Every one has their own opinion on the famous, or infamous, National Treasures RPA. To some, it is an unattainable treasure. To others, it is a routine part of investing in a promising rookie. Certain investors will say the NT RPA is a vital part of a player stash. But is this really true? Is it worth it to drop what can be upwards of $3,000 on one card? Before I answer this question, let’s look at some background information.
Panini usually releases their staple product in early May after the conclusion of the NBA regular season and in the midst of the NBA Playoffs, but this year’s release is slated for mid-April. Carrying a price tag of over $500 on the open market, it is considered one of the top basketball releases. The main draw is the rookie patch autos, or RPAs. The base RPAs are serial numbered to 99, with six other parallels, all the way down to the 1/1. The set holds the top rookies, guys like Donovan Mitchell and Jayson Tatum in 2017, as well as lesser known rooks like D.J. Wilson and Cedi Osman.
If you were to look at a large stash of a rookie in the last decade, you would most likely find at least one NT RPA, if not more. Many high-end collectors hail the NT RPA as the best, or second best, product for investment purposes, second only to Prizm. But is that designation deserved?
The following chart shows the % profit a would-be investor would have made had they bought either a Jayson Tatum or Donovan Mitchell True NT RPA in the first three months of release, and sold in September, October, or December, when the NBA starts to heat up. For the most part, all data collected was of raw cards, but the designated sell months for the Tatum RPA did not have a raw copy selling, so those prices were found using the common multiplier of BGS 9.5 to raw.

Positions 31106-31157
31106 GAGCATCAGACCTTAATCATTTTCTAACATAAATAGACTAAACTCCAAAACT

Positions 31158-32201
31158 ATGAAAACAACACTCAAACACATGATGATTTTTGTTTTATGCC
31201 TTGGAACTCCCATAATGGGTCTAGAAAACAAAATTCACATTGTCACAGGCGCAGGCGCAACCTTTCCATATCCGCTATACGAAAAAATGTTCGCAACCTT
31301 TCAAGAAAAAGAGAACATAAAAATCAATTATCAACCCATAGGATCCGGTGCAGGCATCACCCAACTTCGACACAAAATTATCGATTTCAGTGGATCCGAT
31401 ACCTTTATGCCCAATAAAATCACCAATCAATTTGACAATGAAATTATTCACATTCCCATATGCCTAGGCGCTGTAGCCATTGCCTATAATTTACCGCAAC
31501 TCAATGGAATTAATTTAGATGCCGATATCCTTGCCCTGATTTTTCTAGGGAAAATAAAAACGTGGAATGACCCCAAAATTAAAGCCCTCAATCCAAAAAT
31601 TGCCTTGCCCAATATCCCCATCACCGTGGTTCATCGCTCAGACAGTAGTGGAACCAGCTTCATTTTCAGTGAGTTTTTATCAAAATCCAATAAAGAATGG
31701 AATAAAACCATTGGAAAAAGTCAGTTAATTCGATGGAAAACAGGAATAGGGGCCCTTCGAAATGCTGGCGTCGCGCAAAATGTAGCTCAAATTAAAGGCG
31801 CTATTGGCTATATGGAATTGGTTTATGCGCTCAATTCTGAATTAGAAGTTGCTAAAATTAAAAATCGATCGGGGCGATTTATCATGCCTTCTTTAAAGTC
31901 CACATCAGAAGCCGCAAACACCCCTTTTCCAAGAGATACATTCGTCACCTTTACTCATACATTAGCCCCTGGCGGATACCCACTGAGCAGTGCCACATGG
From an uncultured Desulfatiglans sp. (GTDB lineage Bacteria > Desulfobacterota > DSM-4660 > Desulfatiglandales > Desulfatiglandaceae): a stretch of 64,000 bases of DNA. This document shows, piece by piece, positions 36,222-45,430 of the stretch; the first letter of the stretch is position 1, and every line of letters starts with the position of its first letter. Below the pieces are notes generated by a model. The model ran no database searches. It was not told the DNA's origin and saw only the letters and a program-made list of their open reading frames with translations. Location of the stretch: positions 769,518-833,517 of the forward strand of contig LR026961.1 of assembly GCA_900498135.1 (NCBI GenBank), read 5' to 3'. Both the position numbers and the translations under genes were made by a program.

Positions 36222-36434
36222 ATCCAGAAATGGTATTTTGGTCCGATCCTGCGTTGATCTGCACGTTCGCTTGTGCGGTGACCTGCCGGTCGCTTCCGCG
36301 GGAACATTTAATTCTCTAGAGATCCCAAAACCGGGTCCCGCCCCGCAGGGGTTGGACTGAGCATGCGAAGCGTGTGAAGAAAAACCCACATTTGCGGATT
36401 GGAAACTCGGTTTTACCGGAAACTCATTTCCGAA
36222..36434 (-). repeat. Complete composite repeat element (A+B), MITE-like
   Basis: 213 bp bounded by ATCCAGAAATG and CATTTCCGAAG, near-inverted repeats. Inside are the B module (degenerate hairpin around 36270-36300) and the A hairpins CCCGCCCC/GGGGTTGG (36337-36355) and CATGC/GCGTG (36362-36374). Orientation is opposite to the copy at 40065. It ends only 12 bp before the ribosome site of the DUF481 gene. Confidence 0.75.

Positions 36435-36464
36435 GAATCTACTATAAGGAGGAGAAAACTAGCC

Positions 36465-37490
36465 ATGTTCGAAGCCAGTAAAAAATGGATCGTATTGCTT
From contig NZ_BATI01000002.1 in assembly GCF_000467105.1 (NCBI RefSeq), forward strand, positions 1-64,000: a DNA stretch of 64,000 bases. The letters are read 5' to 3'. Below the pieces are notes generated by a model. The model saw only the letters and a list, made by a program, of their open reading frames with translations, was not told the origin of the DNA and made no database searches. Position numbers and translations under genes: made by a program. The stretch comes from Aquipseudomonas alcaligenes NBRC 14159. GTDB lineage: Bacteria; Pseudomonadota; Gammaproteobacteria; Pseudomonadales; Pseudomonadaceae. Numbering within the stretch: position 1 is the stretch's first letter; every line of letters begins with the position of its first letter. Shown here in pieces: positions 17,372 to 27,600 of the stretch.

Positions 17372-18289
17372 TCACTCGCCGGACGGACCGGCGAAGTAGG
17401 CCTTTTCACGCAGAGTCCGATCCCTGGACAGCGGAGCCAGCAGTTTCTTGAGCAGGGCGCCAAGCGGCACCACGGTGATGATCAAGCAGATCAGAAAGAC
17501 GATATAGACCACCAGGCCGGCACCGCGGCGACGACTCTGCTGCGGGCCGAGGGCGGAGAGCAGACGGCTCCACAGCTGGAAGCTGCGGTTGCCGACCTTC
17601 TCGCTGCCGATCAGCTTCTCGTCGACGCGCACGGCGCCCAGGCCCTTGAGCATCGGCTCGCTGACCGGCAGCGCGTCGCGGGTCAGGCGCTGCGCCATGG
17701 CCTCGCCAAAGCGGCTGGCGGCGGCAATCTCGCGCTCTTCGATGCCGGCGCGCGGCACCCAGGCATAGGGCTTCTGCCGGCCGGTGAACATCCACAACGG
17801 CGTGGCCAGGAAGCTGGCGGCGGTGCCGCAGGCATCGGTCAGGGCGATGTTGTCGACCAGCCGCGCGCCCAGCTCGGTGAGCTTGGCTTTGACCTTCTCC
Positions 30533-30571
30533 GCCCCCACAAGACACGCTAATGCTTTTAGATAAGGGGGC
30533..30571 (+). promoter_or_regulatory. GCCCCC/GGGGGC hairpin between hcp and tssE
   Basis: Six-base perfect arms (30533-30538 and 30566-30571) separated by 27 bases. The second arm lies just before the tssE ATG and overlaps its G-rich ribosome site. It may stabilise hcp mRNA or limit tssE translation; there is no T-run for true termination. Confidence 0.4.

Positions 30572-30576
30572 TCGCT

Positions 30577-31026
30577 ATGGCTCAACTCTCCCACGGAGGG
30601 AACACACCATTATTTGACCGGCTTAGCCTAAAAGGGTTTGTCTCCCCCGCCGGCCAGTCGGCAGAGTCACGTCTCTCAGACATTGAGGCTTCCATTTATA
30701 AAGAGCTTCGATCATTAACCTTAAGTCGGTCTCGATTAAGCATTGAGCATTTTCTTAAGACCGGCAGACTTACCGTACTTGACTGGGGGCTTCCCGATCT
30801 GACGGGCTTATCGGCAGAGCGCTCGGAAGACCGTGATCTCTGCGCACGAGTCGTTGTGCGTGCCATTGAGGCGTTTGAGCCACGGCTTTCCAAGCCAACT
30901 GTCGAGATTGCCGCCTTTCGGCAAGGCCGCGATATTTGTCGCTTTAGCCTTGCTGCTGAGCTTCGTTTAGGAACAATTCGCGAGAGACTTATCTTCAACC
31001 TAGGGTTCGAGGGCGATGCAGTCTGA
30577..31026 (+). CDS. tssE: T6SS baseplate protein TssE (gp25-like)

It is a simple chart that offers a simple answer: the NT RPA is not a viable short-term investment. Despite the hype of the these two going into their sophomore season, their cards did not see much of an increase. In fact, Tatum saw a 5% decrease. You may be saying, “well, that’s because you tracked their prices at the beginning of their second season.” But like I said earlier, the three month period I used saw the card’s highest prices since their release prices. They went down from that point on, and now, here in March, both player’s teams are gearing up for playoff pushes, and the prices are STILL down. If an investor had bought either RPA in the designated months, and sold in December, January, or February, they would of endured a loss of 25% for both cards. Compare that to a Prizm Tatum Silver PSA 10, and that card only dropped around 10-15%.
I think there is an easy conclusion on this topic. NT RPAs of top rookies with sky high price tags are not a great short-term investment. It certainly does not rule them out as good long-term investment. Next week, I will be looking at the viability of NT RPAs as a long-term investment, one’s spanning multiple years.
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